The function or dysfunction of a tongue can lead to more health issues than many realize. Recent research has linked tongue dysfunction to a myriad of issues such as skeletal and bite changes. These issues can also lead to sleep apnea and TMD among other things.
The evolution of recent thought is that sleep apnea and TMD are chronic “end stage” diseases whose roots develop early in life. Interventions as early as birth may help prevent or at least curb the severity of these diseases.
Exploring Tongue Function
The tongue is used not only for speaking, swallowing, and tasting, but also for other less obvious functions. The most important may be the tongue’s function of protecting the airway. When touching the palate, the tongue releases oxytocin, which has a calming effect.
The tongue is a large factor in normal growth and development of the face including the nasal and oral spaces. The Moss functional Matrix theory in essence states that the soft tissues will dictate how the hard tissues form. Or, in other words, form follows function.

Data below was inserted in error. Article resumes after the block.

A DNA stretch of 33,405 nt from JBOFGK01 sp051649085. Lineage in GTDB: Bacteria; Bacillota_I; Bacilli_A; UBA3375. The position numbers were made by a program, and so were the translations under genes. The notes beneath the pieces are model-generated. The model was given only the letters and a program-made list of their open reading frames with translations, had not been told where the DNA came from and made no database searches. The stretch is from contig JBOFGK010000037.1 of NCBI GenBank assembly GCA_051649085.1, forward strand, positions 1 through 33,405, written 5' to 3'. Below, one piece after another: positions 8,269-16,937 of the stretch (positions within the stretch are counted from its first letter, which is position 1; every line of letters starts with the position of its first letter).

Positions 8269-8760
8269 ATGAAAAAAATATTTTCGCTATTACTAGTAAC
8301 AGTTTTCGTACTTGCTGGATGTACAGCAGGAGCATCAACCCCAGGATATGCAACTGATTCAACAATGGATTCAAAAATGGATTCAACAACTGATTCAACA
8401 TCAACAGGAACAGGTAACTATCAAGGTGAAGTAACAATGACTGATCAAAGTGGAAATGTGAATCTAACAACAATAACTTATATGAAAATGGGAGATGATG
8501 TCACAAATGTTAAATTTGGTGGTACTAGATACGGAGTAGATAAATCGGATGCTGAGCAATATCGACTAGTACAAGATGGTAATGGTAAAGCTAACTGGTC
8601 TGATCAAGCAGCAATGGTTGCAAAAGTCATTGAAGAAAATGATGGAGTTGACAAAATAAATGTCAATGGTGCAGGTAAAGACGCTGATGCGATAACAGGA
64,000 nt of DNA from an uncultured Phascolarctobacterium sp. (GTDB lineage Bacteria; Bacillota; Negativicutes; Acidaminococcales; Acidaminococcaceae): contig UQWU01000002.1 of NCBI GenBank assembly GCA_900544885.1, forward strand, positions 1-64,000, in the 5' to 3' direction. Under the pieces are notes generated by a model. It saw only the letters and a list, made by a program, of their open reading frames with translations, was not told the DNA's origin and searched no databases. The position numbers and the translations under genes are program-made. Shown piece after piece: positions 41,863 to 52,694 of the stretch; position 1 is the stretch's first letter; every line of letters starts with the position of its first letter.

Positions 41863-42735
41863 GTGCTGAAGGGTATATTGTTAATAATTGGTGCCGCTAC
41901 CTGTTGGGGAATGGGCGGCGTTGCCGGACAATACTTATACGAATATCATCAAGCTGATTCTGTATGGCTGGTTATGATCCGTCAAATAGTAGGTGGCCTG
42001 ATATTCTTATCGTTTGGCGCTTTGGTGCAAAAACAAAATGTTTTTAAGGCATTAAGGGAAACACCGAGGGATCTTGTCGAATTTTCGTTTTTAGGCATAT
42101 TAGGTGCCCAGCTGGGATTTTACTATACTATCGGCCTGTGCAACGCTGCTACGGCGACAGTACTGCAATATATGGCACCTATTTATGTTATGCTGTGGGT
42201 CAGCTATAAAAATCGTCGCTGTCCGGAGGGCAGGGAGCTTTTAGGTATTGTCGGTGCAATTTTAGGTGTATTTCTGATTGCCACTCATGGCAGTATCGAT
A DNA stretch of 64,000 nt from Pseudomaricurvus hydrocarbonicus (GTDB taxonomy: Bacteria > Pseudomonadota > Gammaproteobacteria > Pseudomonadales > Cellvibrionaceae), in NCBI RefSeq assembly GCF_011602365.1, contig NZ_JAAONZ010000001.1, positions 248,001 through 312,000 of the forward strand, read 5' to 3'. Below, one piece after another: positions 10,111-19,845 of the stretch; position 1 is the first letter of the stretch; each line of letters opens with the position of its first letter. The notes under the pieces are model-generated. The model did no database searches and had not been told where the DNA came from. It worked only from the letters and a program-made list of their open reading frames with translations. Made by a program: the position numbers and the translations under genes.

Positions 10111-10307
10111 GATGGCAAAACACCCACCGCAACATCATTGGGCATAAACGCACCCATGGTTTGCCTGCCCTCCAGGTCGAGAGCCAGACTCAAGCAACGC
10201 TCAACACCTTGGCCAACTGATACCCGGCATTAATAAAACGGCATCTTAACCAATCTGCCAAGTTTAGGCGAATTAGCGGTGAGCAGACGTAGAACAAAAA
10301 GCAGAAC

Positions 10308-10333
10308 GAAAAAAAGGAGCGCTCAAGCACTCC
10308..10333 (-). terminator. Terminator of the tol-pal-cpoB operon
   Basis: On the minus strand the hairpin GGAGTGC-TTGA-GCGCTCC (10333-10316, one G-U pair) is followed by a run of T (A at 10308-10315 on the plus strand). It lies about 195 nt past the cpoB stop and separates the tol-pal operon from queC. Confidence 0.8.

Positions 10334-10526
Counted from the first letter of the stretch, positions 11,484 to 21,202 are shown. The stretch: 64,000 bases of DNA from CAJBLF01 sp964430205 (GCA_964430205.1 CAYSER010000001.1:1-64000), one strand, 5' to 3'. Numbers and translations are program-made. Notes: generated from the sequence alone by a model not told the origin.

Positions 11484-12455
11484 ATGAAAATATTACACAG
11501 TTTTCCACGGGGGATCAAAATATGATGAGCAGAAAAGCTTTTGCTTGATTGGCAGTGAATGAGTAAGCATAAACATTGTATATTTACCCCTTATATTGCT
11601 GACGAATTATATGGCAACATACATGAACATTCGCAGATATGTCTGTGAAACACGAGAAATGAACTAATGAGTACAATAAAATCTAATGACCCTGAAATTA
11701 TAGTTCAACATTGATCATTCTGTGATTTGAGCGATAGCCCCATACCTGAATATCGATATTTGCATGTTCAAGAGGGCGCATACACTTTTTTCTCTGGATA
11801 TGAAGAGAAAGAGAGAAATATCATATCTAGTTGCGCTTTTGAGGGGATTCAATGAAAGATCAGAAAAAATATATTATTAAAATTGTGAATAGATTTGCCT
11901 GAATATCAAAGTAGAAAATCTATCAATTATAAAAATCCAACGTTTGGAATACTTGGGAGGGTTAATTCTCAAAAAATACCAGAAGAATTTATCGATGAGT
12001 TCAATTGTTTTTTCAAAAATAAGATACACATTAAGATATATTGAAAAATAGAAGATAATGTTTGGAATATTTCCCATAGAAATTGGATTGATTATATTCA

According to this theory, the tongue will influence development of the palate, nasal cavity, and overall facial form. It then stands to reason that normal function is important for normal facial growth and development.
Development of Swallowing Patterns
The normal function of a tongue begins at the 18th week in utero when the fetus begins swallowing. Infants are born with a congenital suckling/swallowing reflex. At birth, the infantile swallowing pattern (called a “Tooth apart” pattern) is characterized by positioning of the tongue between the gum pads and the jaw slightly apart.
Stabilization of the mandible is from facial muscles and the interposed tongue. The middle portion of the tongue must lift and touch the roof of the mouth to create a seal when nursing and also release oxytocin.
Then, as teeth erupt, children change to a transitional swallow pattern. They will fluctuate between the infantile tooth apart pattern to an adult tooth together pattern. In the tooth together pattern, the teeth are together and the tongue is to the roof of the mouth.
This transition may be altered if the tongue cannot learn the proper position. An altered swallow pattern such as a tongue thrust may occur. Issues that can alter swallower pattern can be a tongue tie, poor or hyperactive muscle tone, a high vaulted palate, delayed non-nutritive sucking habits, or essentially anything that will not allow the tongue to reach the proper spot.
To be continued …